In a world where plunging necklines and showing skin are common sights, Monica “Momo Chan” Mariska chooses to do the opposite.

The 31-year-old Jakarta native has established herself as one of Indonesia’s most sought-after casters with a wholesome persona built solely on her bubbly personality and her intimate knowledge of esports.

In 7 years, she has amassed 163,000 followers on Instagram and now regularly casts for top titles such as Mobile Legends: Bang Bang (MLBB) and Valorant after she got her break casting on first-person shooter Crisis Action on live streaming site Ligagame.

“Since I joined the industry, I had a feeling that esports was going to be crazy and blow up,” she said. “And here we are today!”

More to be done for gender equality in esports

But don’t let her easy-going demeanour fool you. At the heart of Momo Chan lies a woman with a steely core, defiant in the face of haters to keep her focused on one thing: proving herself to the world.

Photo credits: Momo Chan

Pro gamers are the widely recognised faces of esports and garner the lion’s share of popularity. But casters and influencers help the ecosystem thrive. Just as esports athletes thrill with insane plays, casters elevate the audience’s experience with their passionate commentary.

And with the number of mobile gamers in Southeast Asia expected to hit 122.8 million in 2021, Momo Chan is also aware that public figures like herself have a duty to keep the burgeoning esports space a competitive yet safe place.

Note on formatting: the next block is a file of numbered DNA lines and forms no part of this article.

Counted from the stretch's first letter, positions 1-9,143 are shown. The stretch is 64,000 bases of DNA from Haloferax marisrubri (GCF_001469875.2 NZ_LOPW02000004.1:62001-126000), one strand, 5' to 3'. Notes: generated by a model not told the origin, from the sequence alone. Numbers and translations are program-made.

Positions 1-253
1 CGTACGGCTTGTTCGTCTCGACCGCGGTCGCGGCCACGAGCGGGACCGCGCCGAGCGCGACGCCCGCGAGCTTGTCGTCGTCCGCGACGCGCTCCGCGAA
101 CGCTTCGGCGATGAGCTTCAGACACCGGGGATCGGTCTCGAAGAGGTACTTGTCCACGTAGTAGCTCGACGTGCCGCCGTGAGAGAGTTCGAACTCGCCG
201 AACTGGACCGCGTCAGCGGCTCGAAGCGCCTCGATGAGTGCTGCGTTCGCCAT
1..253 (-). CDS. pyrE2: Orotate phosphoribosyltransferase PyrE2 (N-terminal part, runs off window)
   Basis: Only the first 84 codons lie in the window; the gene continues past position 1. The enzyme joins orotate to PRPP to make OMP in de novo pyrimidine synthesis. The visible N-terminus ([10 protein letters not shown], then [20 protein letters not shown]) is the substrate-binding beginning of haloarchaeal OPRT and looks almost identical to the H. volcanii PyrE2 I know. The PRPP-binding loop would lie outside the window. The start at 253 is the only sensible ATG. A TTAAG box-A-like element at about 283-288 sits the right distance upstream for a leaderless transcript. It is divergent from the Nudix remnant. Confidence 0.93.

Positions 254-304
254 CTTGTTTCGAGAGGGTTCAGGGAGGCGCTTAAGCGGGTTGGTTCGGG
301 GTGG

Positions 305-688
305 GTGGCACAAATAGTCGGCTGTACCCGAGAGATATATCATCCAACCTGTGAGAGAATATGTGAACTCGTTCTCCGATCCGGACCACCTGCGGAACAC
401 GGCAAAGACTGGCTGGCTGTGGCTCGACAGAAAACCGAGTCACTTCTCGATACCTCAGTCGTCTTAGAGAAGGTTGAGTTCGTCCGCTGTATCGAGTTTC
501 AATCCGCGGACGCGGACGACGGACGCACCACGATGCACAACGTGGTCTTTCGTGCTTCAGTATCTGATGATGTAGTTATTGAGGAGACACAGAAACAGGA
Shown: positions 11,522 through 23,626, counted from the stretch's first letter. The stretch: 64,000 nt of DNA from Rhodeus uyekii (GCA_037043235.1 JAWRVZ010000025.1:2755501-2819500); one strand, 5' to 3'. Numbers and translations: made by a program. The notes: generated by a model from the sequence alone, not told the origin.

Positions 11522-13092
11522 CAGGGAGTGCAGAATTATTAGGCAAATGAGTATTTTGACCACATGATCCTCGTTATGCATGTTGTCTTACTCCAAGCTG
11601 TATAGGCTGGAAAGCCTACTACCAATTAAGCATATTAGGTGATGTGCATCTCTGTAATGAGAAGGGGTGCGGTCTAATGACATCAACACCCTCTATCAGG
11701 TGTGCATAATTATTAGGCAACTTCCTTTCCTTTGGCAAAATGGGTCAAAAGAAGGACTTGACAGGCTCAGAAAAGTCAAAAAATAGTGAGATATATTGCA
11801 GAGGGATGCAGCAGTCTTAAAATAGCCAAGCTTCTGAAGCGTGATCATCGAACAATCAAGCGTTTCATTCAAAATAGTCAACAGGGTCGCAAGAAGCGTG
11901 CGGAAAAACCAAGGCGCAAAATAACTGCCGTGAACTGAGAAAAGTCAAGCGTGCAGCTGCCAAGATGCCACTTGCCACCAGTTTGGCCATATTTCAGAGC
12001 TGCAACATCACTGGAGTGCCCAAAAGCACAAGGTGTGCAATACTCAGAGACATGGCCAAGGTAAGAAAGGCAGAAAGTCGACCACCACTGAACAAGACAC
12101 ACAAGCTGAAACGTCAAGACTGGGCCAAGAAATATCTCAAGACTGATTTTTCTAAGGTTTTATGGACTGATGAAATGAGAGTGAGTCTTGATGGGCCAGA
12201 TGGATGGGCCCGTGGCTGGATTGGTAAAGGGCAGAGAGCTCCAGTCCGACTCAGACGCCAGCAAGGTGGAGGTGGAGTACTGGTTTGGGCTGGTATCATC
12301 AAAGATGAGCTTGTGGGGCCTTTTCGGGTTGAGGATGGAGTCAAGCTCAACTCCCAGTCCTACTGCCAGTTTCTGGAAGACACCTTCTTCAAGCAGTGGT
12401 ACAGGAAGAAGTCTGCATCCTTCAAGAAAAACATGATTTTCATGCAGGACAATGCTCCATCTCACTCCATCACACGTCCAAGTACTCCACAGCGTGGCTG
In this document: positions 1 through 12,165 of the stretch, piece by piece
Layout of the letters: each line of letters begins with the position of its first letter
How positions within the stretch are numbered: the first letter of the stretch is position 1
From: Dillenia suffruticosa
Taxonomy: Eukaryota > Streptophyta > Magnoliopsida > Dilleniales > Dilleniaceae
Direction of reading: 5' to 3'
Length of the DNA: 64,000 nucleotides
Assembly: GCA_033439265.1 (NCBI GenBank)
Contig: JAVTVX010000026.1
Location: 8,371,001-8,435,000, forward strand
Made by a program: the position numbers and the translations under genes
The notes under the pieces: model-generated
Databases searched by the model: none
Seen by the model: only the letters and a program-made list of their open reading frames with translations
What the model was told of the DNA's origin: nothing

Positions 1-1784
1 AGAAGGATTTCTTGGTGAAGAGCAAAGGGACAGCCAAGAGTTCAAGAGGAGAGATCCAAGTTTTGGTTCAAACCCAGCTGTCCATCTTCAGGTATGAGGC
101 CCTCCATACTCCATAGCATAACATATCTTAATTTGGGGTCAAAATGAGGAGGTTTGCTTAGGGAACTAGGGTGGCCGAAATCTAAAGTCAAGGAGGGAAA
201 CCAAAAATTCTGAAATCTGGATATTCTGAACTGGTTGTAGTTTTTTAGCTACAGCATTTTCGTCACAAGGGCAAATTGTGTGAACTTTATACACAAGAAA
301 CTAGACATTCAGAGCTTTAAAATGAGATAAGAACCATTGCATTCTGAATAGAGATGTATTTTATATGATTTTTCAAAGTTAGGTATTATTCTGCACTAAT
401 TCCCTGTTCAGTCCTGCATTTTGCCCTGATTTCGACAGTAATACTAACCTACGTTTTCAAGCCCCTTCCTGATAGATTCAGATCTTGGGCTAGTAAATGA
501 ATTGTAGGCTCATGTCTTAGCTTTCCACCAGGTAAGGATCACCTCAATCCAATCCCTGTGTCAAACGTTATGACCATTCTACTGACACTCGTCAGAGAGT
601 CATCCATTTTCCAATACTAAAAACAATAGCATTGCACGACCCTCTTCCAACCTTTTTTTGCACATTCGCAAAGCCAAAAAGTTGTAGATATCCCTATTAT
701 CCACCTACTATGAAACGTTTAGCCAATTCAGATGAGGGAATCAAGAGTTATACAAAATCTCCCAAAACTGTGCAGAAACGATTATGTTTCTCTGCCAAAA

While she has not suffered much discrimination that often plagues females in esports, she explained that her carefree nature helps her mute the noise. However, she agrees more education needs to happen. 

“I just do whatever I like and ignore (any disparaging comments),” she said. “We can only count on ourselves. If we can prove that we are able to grow esports with our skills, I think people will think that women are amazing.”

The community maven

As a former community manager at a game publisher, she knows a thing or two about social media interactions. 

She regularly live streams herself casting and playing MLBB games, while also advocating for female gamers. In fact, she recently participated in the Kartini Day Ladies Showdown, a charity event organised by gaming e-payment platform UniPin and Riot Games SEA to empower women.

“Sometimes I’ll engage with the community, and tell them there’s no room for toxicity and to respect others. It’s not much, but I hope I can create a big impact,” explained Momo Chan, who competed in a Valorant scrimmage during the Ladies Showdown. “(The event) let people know that women are incredible gamers.”

More than anything, she knows that the only way to tear down barriers is to stay real.

“I just be myself and not fake it,” she said. “(By doing that) I can prove to other girls that I can still earn money in esports without selling boobs or showing my body.”

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